Sentence Examples with the word unwavering

By the time Dean strolled by a few moments later, red-faced Fitzgerald was getting an ear full from a half dozen tourists and an elderly local, known for his unwavering opinions and surly disposition.

Since 1884 he had been a loyal supporter of the imperial authorities, being unwavering in his adherence in critical times.

So, too, fire-worship, especially of the sacrificial flame; the preparation of the intoxicating soma, which fills man with divine strength and uplifts him to the gods; the injunction to good thoughts and good works, imposed on the pious by Veda and Avesta alike: the belief in an unwavering order (rta)a law controlling gods and men and dominating them all; yet with this, a belief in the power of magical formulae (mantra), exclamations and prayers, to whose compulsion not merely demons (the evil spirits of deception druh) but even the gods (daeva) must submit; and, lastly, the institution of a priesthood of fire-kindlers (athravan), who are at once the repositories of all sacral traditions and the mediators in all intercourse between earth and heaven.

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His personal devotion to the emperor was of that absolute unwavering kind which Napoleon highly valued; it is seen in the attempt to defend the unworthy artifices adopted by the great man in April-May 1808 in order to make himself master of the destinies of Spain.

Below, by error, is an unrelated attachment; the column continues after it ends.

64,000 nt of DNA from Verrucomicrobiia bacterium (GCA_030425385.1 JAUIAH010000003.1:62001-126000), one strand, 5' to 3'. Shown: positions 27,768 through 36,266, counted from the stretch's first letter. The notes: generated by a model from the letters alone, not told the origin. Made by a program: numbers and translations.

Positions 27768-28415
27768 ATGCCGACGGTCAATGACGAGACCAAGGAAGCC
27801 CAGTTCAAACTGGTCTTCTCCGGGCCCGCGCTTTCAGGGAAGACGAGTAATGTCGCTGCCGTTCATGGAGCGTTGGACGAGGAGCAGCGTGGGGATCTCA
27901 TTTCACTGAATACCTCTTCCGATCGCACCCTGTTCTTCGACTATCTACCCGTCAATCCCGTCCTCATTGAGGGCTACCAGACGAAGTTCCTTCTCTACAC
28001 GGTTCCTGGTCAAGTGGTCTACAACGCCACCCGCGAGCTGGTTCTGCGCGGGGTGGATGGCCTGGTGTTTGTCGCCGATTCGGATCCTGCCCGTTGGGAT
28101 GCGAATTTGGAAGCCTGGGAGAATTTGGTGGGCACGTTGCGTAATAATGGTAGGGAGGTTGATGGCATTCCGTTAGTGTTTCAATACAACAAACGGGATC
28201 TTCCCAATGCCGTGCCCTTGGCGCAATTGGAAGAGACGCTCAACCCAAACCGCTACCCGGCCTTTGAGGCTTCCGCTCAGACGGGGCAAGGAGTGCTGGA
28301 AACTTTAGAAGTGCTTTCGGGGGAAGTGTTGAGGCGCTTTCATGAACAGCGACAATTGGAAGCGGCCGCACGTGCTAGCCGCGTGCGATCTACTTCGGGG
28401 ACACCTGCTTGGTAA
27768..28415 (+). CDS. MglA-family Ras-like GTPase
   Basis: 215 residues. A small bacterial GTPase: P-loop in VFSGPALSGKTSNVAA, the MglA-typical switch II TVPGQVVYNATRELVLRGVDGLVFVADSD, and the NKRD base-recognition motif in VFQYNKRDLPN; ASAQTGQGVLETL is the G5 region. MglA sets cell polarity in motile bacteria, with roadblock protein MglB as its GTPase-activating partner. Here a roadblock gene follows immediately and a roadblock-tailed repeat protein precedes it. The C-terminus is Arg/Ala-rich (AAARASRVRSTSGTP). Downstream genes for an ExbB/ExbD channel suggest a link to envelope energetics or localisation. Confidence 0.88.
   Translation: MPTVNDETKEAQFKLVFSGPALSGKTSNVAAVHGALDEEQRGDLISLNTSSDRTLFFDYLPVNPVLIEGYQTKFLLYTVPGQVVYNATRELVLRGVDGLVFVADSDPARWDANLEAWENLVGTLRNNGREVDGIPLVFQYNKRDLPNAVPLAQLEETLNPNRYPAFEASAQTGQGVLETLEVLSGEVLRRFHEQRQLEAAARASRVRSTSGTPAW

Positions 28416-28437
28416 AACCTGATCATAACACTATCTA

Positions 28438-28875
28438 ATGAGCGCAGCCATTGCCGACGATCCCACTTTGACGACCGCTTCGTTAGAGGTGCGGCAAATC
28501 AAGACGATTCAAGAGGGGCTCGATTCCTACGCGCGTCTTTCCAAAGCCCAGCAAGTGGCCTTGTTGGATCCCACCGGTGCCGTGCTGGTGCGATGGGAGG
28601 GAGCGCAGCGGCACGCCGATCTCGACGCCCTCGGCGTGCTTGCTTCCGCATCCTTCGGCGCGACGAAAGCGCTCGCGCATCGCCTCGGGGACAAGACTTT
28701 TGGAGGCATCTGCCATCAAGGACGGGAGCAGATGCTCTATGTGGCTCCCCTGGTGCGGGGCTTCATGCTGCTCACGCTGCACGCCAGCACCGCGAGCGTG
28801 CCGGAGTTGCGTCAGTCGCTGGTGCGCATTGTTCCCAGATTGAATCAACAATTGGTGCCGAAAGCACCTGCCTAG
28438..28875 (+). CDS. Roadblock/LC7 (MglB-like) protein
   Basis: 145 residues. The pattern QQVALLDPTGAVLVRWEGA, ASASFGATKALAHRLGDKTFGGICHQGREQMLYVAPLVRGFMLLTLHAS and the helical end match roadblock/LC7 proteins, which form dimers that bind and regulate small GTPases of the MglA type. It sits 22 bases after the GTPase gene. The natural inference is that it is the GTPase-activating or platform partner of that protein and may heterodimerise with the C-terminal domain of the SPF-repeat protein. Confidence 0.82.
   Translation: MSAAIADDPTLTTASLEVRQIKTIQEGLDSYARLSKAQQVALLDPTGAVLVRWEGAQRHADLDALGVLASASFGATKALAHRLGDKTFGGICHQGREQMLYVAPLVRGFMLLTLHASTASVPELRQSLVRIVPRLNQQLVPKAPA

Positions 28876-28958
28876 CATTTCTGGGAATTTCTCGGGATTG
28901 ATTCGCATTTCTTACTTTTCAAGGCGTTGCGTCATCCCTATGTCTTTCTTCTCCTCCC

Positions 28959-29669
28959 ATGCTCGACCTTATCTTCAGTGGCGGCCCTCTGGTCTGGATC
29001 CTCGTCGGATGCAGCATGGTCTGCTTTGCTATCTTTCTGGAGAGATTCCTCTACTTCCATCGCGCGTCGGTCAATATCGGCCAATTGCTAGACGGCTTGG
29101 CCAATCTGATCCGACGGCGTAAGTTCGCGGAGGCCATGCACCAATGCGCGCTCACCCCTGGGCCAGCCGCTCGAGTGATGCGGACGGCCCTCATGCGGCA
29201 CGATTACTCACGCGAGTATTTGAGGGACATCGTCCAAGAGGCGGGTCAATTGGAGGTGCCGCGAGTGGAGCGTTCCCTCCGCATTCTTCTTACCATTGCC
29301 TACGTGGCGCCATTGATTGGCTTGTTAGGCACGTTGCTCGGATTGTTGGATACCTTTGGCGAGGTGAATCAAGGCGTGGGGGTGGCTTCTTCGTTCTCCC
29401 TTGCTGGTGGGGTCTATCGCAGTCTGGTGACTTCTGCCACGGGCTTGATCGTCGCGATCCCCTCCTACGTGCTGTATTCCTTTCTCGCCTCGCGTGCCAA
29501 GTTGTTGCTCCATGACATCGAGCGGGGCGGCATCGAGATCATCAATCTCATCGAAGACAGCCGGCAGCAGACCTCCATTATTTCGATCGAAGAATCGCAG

If you have an unwavering commitment to an idea that all things will be good all the time, then that is irrational.

Prompted alike by patriotism and ambition, at the prime of manhood he chose the cause of national independence with all its perils, and stood by it with an unwavering constancy until he secured its triumph.

In the spirit of that time, the audacity and the unwavering confidence, John F. Kennedy told the world of plans to put a man on the moon by the end of the decade.

His brow was low and his eyebrows dark, making his unwavering gaze even more intense.

Yet the very eagerness with which the champions of the Hebrew records searched for archaeological proofs of their validity was a tacit confession that even the most unwavering faith was not beyond the reach of external evidence.